‘The study of geography is more than just memorising places on a map. It’s about understanding the complexity of our world.’ Barack Obama
At Queen Eleanor’s C of E Junior school, pupils are encouraged to see themselves as explorers of planet Earth. Through skills based lessons and projects, we aim to develop children’s curiosity by investigating our immediate habitat and comparing it to environments around the world.
Our mission is to instil a fascination for diversity and connections. The questioning and research of physical geography takes our pupils on a journey to discovering the history of our world and its effect on our species, cultures and behaviours.
Using observation, mapping, ICT, history, fieldwork and trips, we provide opportunities for children to understand the past, appreciate the present and prepare for the future.
Using a termly topic based approach, in which geography knowledge, vocabulary and skills are linked to the topic, we implement national curriculum objectives and skills, provide opportunities for research and investigation, plan field trips and outdoor learning to provide all pupils with a foundation as geographers.
The study of geography includes:
-Mapping environmental regions
-Recognising human and physical characteristics of countries and cities
-Locating key topographical features e.g. rivers and mountains.
-Understand how regions have changed over time.
-Identify positions of longitude and latitude, the equator, hemispheres and tropics.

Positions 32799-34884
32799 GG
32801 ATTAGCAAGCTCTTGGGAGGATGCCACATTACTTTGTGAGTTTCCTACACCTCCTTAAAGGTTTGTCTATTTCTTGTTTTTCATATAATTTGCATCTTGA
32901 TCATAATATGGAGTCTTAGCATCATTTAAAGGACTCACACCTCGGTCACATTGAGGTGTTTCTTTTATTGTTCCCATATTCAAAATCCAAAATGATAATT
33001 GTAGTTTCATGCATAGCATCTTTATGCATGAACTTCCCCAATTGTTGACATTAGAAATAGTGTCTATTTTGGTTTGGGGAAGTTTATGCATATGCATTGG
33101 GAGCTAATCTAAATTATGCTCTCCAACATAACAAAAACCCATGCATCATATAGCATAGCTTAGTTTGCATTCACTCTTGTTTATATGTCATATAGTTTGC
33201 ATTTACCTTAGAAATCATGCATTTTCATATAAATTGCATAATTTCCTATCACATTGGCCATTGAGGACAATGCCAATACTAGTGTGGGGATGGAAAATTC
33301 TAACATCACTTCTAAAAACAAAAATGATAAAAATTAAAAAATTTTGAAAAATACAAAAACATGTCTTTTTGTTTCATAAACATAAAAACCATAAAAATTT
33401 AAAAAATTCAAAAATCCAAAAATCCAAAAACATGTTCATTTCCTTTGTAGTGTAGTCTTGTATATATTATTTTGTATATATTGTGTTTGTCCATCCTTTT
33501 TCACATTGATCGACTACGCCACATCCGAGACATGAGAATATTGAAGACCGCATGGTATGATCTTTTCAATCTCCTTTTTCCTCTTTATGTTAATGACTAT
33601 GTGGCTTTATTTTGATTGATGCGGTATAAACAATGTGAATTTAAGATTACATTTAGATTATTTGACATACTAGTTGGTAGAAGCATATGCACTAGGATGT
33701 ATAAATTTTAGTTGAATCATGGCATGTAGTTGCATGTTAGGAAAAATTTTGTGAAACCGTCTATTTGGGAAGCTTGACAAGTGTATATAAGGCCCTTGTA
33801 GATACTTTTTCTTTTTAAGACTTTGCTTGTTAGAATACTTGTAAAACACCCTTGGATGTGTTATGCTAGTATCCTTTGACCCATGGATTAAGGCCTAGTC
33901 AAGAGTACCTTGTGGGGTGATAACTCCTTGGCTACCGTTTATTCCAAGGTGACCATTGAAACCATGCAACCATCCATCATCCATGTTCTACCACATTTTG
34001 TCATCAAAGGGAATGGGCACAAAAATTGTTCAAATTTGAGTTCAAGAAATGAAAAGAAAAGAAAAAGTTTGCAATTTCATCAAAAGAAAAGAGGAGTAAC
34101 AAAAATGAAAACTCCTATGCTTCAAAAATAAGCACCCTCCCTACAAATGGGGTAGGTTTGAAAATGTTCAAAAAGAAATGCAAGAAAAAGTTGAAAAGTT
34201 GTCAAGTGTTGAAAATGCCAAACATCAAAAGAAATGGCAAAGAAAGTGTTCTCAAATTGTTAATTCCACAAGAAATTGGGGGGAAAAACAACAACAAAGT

Understand geographical similarities and differences through the study of human and physical geography of comparable regions in the UK and the wider world.
Human and physical geography
Describe and understand physical geography including climate zones, biomes, vegetation belts, rivers, mountains, volcanoes, earthquakes and the water cycles.
Describe and understand human geography including types of settlement and land use, economic activity including trade links and the distribution of natural resources, such as energy, food, minerals and water.
Geography skills and fieldwork
Use maps, atlases, globes and digital computer mapping to locate countries and describe features studied.
Use the eight compass points, four and six figure grid references, symbols and keys (including the use of Ordnance Survey maps to build knowledge of the United Kingdom and the wider world.)
Use field work to observe, measure, record and present the human and physical features in the local area using a range of methods, including sketch maps, plans and graphs, and digital technologies.
History and Geography Curriculum Overview
Italian Explorers - Romans and Celts (Roman Day)
Natural wonders of the world
The Victorians (Victorian Day)
Local study of Guildford
Local walk and study of Guildford
World War 2
The National History Museum
Stone Age (Stone Age Day)
Ancient Egypt (Egyptian Day)
Local walk and study of the River Wey
Geography is essential to our understanding of ourselves and our environment. It is vital that we have an ability to investigate our surroundings, compare and contrast regions, consider change and evolution over time, make predictions about the future and recognise essential relationships in the natural world.
A high quality geography education provides a curiosity and a responsibility towards the local environment and the wider world that will last a lifetime, ensuring a sense of global citizenship and a feeling of belonging and community.
During the children’s time at Queen Eleanor’s, their geographical skills, vocabulary and knowledge are built upon and linked across year groups using whole school assessment charts and knowledge organisers.
Attached below is the skills of progression in Geography.